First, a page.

Vanessa Yee Jueen Tan MBBS (S’pore), MRCS (Glasgow), MMed (ORL) Department of Otorhinolaryngology – Head and Neck Surgery Singapore General HospitalEdward Zhiyong Zhang MBBS (S’pore), MRCS (Glasgow), MMed (ORL), MCI, FAMS (ORL) Department of Otolaryngology – Head and Neck Surgery Sengkang General HospitalDan Daniel PhD Institute of Materials Research and EngineeringAnton Sadovoy PhD Institute of Materials Research and EngineeringNeville Wei Yang Teo MBBS (S’pore), MRCS (Glasglow), MMed (ORL) Department of Otorhinolaryngology – Head and Neck Surgery Singapore General HospitalKimberley Liqin Kiong MBBS (S’pore), MRCS (Edinburgh), MMed (ORL), FAMS (ORL) Department of Otorhinolaryngology – Head and Neck Surgery Singapore General HospitalSong Tar Toh MBBS (S’pore), MRCS (Edin), MMed (ORL), MMed (Sleep Med), FAMS (ORL) Department of Otorhinolaryngology – Head and Neck Surgery Singapore General HospitalHeng Wai Yuen MBBS (S’pore), MRCS (Edinburgh), MMed (ORL), DOHNS (England), GDFM Ear Nose Throat, Head and Neck Surgery Changi General HospitalCorresponding author: Vanessa Yee Jueen Tan email@example.com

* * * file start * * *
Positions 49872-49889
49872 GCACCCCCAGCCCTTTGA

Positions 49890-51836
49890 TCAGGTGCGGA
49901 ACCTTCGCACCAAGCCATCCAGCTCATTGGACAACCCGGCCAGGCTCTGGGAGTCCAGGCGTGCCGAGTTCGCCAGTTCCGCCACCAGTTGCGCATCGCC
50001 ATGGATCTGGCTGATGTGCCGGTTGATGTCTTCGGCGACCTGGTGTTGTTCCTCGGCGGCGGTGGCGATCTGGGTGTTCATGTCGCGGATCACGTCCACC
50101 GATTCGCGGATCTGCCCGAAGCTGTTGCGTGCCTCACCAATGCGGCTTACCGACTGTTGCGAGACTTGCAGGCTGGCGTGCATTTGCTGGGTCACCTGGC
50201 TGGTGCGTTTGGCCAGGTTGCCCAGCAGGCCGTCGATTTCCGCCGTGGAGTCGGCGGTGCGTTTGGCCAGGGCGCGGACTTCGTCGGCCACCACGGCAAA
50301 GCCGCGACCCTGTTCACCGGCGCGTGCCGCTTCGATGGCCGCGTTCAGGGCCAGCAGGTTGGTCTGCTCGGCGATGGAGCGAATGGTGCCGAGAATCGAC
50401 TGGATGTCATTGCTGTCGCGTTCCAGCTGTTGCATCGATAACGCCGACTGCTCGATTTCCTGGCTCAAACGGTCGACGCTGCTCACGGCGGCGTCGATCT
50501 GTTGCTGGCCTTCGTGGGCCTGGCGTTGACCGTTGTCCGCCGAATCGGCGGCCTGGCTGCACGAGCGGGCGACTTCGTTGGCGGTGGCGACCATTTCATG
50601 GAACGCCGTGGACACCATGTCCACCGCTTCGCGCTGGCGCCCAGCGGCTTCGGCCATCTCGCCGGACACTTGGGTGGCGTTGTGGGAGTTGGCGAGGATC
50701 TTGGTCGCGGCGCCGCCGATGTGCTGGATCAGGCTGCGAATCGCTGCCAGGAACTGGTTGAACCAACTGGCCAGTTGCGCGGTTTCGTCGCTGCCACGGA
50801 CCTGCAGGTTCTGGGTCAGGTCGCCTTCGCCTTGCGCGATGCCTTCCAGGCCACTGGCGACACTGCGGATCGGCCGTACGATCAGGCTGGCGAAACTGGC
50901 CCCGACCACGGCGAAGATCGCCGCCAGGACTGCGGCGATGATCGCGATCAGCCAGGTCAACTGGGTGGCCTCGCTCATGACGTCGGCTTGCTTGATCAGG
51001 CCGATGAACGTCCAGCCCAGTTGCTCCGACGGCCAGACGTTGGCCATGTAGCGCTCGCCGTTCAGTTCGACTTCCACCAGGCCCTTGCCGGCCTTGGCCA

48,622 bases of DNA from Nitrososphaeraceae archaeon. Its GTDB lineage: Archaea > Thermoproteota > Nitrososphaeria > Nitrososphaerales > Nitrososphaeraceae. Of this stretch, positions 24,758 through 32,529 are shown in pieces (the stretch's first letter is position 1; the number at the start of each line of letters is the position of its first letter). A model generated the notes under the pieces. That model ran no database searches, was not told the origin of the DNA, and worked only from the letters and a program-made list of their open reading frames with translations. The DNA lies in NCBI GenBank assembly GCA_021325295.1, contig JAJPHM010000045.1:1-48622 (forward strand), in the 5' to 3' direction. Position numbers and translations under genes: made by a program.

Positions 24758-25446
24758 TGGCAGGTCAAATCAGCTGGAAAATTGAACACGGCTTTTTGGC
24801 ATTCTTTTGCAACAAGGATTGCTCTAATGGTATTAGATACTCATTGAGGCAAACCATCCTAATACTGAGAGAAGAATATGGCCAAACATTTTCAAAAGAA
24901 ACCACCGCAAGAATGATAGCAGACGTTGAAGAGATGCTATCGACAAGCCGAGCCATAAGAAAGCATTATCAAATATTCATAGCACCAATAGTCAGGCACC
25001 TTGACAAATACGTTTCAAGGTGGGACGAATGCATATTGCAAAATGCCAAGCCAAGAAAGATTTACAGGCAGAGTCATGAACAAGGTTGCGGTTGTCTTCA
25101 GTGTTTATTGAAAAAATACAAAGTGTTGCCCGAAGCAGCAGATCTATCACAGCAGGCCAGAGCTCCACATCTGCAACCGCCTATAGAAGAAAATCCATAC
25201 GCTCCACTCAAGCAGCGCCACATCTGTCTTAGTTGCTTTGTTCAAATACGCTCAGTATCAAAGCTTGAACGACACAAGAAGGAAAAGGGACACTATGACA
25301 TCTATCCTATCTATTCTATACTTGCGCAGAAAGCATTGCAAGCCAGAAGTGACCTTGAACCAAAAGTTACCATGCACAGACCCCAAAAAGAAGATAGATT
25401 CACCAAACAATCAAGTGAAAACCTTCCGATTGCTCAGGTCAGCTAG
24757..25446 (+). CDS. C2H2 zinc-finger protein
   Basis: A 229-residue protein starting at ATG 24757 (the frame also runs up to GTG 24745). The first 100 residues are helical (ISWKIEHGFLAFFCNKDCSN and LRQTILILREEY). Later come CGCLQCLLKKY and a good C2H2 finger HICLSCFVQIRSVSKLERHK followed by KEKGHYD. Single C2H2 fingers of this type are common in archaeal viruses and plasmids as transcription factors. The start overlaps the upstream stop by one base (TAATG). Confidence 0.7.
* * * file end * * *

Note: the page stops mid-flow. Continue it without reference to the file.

Background: Diagnosis of Severe Acute Respiratory Coranavirus-2 (SARS-CoV-2) infection is currently based on Real-Time PCR (RT-PCR) performed on either nasopharyngeal (NPS) or oropharyngeal (OPS) swabs; saliva specimen collection can be used, too. Diagnostic accuracy of these procedures is suboptimal, and some procedural mistakes may account for it.Methods and results: The video shows how to properly collect secretions from the upper airways for non-serologic diagnosis of COVID-19 by nasopharyngeal swab (NPS), oropharyngeal swab (OPS), and deep saliva collection after throat-cleaning manoeuvre, all performed under videoendoscopic view by a trained ENT examiner.Conclusions: We recommend to perform NPS after elevation of the tip of the nose in order to reduce the risk of contamination from the nasal vestible, and to let it flow over the floor of the nasal cavity in parallel to the hard palate in order to reach the nasopharynx. Then the tip of the swab should be left in place for few seconds, and then rotated in order to achieve the largest absorption of nasopharyngeal secretions. Regards OPS, gentle anterior tongue depression should be used to avoid swab contamination from the oral cavity during collection of secretions from the posterior pharyngeal wall. These procedural tricks would enhance diagnostic reliability.